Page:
The transmission media used in the antenna system of the present invention are preferably air loaded. In one embodiment of the present invention, a dielectric support means is provided for suspending transmission circuitry, such as a transmission line center conductor, a fixed distance from a ground plane. The support means includes a tapered member that has a relatively wide end for providing strength to the member and a narrow end that contacts the transmission circuitry. Because the end that contacts the transmission circuitry is relatively narrow (i.e., approximately one millimeter or less), the support means produces relatively little dielectric loading on the transmission structure. Because dielectric loading is minimized, support means do not have to be placed at fixed intervals along the transmission structure to reduce reflection. This reduces system cost, weight, and complexity, and simplifies manufacture.
In one embodiment of the antenna system, an adjustable bracket is provided for mounting the system to a vertically oriented support, such as a pole. The bracket includes a first clamp that can be secured to the pole. A brace is also provided that is pivotally connected to the antenna housing and slidably mounted to the first clamp. The bracket also includes fastening means, such as a bolt or screw, for securing the brace with respect to the first clamp. The bracket can also include alignment means, such as an alignment pin, that can temporarily lock the brace in a predetermined position with respect to the first clamp. A second clamp that is pivotally mounted to the housing is also provided.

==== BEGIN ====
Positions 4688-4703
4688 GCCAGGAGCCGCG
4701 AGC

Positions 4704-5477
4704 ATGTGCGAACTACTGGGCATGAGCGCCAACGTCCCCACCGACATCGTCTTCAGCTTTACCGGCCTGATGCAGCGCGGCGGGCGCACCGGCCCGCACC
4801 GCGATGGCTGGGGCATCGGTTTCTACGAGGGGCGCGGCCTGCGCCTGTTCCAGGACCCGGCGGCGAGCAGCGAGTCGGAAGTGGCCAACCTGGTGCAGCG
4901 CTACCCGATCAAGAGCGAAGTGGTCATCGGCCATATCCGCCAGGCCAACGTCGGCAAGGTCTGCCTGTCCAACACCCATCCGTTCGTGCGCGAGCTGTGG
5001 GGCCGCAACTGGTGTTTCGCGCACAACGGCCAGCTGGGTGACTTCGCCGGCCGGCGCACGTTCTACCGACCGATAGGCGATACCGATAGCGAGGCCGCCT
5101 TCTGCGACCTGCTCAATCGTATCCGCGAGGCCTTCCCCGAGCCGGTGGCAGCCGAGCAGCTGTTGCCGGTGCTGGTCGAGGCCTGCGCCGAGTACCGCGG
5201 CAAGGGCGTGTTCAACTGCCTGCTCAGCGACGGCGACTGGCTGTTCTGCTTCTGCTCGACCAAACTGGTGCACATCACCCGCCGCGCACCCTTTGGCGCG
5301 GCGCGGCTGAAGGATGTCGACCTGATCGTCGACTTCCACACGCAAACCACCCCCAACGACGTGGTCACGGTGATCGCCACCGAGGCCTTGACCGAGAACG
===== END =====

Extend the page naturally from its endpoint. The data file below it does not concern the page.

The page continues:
FIG. 1a is an isometric view of an antenna system in accordance with the present invention; the antenna system is covered by a radome to protect its internal circuitry;
FIG. 1b is a close up view of an end flange of the antenna system of FIG. 1a;
FIGS. 2a and 2b are an isometric view and a top view, respectively, of the antenna system of FIG. 1a with the radome removed;
FIG. 3a is a side view of the antenna system of FIG. 1a with the radome removed, illustrating the multi-layer construction of the antenna system;
FIG. 3b is a blown up portion A-A' of FIG. 3a illustrating the multi-layer construction of the antenna system in more detail;
FIG. 4 is a bottom view of the antenna system of FIG. 1a with a lower ground plane removed illustrating portions of the feed circuitry of the antenna system;
FIG. 5 is an isometric view of a transition for coupling transmission media on the upper and lower layers in accordance with the present invention;
FIGS. 6a, 6b, and 6c are an isometric view, a top view, and a side view, respectively, of a mode suppressor in accordance with the present invention;
FIG. 7 is a side view of the antenna system of FIG. 1a with the radome removed, illustrating the positioning of the mode suppressor of FIGS. 6a, 6b, and 6c between an upper and lower ground plane with a dielectric layer separating the mode suppressor from the ground planes;
FIGS. 8a and 8b are an isometric view and a side view, respectively, illustrating the interconnection between a connector center conductor and a transmission line center conductor in accordance with the present invention; FIG. 8b also illustrates the interconnection between a connector flange and upper and lower ground planes in the antenna system;